I seriously just smacked my forehead. Why do you have Bettas? Why are you trying to breed them?
First thing is first. Do you buy a car because you drive by it and it looks pretty? No you look at it's price, it's history, you want to know how to keep it in working condition like oil changes, gas, etc.
So why did you just buy these fish without doing your homework. One thing, your female is going to die now from the stress of being with the male. What size container do you have both of them in? Bet you it is less then 5 gallons right? I'm sorry if I am being mean but I have to make sure you understand the reason this is happening is because of you. I am happy though you are using conditional and using blood worms. Those thing you are doing right but you need to do a little more research.
Sadly right now all I can give you for advice is move her into her tank and hope she recovers but it honestly sounds like it is too late. Sorry
Added to your response:
You stated you put her in with the male tank and nothing about removing her. So this is where I was coming from. She is still dieing if she is laying on her side. Taking a fish out of their enviroment and just throwing her into another enviroment and then back to the old enviroment produces a lot of stress. You need to introduce the fish over time and not instantly. You did some research but you need to do more. It's like picking up a picture book of Red Riding Hood for the first time and trying to get the same knowledge of the story without the words.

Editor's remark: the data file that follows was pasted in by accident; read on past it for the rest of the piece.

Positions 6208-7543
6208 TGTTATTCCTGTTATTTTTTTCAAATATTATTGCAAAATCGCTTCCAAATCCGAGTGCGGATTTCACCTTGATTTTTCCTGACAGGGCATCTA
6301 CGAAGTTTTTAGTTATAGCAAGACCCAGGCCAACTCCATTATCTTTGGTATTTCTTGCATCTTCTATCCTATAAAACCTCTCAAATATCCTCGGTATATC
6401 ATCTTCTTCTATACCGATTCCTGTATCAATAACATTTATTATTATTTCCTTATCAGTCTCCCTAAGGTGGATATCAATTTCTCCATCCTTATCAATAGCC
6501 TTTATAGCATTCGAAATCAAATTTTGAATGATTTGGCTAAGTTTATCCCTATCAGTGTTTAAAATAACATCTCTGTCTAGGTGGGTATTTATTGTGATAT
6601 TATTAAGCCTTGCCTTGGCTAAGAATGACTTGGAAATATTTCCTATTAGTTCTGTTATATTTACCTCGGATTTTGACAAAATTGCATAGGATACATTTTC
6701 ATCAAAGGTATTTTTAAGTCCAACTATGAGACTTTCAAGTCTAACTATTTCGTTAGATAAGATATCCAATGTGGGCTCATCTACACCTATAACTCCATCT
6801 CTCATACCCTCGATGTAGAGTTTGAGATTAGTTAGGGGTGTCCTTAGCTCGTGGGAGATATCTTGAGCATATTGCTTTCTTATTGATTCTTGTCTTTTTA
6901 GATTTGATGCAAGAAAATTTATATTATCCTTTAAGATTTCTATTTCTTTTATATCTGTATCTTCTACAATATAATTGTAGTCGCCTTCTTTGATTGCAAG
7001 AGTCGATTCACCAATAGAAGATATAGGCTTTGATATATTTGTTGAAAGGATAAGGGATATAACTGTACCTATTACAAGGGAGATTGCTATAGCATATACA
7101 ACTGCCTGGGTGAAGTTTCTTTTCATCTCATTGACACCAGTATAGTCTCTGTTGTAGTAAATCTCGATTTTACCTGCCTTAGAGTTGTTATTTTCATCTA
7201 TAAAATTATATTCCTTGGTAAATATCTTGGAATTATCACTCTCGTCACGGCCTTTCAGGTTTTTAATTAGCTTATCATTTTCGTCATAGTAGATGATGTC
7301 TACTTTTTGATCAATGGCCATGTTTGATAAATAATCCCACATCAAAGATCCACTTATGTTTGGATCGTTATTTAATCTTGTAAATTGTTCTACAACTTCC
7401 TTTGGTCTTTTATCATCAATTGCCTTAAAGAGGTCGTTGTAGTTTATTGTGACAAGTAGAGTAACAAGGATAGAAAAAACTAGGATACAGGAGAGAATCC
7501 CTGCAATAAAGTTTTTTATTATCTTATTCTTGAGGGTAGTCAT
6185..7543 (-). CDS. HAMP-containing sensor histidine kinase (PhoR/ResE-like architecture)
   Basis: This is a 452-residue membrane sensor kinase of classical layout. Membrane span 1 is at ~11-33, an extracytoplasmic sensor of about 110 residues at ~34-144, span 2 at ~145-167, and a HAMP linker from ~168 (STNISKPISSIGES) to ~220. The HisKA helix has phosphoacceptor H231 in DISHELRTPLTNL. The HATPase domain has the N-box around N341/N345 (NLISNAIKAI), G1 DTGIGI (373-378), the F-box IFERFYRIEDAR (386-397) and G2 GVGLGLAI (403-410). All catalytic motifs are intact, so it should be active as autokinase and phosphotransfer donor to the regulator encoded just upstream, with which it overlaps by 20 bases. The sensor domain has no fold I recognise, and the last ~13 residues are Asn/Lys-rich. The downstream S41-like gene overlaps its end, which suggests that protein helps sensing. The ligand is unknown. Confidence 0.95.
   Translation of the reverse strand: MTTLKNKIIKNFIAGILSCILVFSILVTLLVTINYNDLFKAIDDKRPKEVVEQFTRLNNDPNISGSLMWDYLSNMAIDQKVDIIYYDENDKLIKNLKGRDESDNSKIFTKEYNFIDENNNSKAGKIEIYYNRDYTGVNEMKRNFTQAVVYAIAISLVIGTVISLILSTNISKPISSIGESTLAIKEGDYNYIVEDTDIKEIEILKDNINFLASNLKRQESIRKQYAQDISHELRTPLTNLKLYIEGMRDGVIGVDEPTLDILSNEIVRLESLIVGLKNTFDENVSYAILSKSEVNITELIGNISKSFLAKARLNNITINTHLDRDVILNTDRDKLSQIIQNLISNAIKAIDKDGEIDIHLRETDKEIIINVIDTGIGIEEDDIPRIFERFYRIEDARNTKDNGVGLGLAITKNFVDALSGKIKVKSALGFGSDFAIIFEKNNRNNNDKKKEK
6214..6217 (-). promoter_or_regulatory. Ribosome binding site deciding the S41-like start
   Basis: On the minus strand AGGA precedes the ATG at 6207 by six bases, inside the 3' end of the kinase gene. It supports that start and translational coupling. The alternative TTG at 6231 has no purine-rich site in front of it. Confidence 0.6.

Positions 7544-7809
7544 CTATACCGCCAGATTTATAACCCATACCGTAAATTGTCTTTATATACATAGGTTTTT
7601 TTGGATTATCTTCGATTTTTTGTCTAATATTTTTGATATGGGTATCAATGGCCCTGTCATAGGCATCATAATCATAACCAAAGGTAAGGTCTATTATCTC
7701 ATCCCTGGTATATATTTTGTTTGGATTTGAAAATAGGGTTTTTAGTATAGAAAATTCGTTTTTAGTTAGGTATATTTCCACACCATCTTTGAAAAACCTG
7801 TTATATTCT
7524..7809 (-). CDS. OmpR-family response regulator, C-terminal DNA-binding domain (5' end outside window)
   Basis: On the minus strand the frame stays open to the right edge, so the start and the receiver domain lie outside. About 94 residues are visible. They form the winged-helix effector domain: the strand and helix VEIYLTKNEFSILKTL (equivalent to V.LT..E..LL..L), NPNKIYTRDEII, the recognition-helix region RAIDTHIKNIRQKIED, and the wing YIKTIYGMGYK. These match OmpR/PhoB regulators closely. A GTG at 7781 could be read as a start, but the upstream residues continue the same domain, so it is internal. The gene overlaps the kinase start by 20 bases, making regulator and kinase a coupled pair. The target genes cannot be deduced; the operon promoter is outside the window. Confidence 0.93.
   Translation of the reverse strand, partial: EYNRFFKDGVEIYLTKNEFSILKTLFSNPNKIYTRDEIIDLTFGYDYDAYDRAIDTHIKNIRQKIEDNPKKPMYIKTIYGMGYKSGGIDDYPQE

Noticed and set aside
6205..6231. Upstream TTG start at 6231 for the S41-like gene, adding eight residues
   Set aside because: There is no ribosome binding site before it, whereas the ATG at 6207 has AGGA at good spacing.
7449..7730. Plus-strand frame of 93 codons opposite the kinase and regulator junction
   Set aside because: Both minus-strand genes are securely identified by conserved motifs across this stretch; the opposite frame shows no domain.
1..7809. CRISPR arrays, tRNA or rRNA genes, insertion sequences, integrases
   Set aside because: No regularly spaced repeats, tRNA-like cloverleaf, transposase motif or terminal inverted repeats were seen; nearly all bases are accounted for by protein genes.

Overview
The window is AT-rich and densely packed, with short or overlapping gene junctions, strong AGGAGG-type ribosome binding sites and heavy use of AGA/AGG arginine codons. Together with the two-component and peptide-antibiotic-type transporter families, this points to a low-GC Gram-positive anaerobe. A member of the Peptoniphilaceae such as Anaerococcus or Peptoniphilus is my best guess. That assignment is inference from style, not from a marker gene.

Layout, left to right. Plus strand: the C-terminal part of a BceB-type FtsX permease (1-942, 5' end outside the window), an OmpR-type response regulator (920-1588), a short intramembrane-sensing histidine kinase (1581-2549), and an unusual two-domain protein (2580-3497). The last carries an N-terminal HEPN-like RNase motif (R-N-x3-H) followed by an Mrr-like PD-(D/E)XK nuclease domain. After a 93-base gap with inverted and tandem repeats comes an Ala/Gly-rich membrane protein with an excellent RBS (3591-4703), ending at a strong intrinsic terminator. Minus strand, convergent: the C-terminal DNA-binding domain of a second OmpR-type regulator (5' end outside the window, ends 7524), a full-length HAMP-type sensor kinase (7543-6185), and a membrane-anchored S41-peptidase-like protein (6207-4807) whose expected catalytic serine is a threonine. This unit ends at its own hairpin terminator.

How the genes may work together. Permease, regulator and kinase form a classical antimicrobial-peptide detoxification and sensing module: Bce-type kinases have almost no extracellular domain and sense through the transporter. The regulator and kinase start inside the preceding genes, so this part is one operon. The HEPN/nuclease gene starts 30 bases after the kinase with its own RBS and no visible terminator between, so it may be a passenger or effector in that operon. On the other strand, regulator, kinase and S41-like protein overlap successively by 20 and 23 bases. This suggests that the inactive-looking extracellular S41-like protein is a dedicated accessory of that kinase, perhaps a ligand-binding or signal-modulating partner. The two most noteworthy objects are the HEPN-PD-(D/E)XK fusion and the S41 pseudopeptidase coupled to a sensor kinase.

What size tank do you have her in, how often do you change the water and how much of the water?
Also do you have a heater and filter?
Edited for new details.
Usually you want to have a filter as this builds good baterial to allow for ammonia from quickly building up. It could take as soon as 24 hours for ammonia from uneaten food to reach deadly levels of toxicity. When she doesn't eat her food, do you remove the excess? If not, it is probably why she has been sick. She probably got bloated and stopped eating for a day or 2 and causing the uneaten food to build up faster then normal which inturn cause an ammonia spike. Change 50% of the water now and use a chemical called PRIME (only 2 drops). This is your Declor chemical but it also helps lower ammonia, nitrites and Nitrates.
Generally hobbiest say 5 gallons min for Bettas because a filter can only really work in a 5+ gallon properally. If you don't want to invest in a slightly bigger tank with a filter, I would look into buying the API Ammonia Testing drops so you can check the water every few days to see if your ammonia keeps spiking that way you can adjust how much you feed her and remember to remove anything she doesn't eat. When changing her water weekly, do only 25% at a time as not to cause a tempature spike which can shock her which can easily lead to death.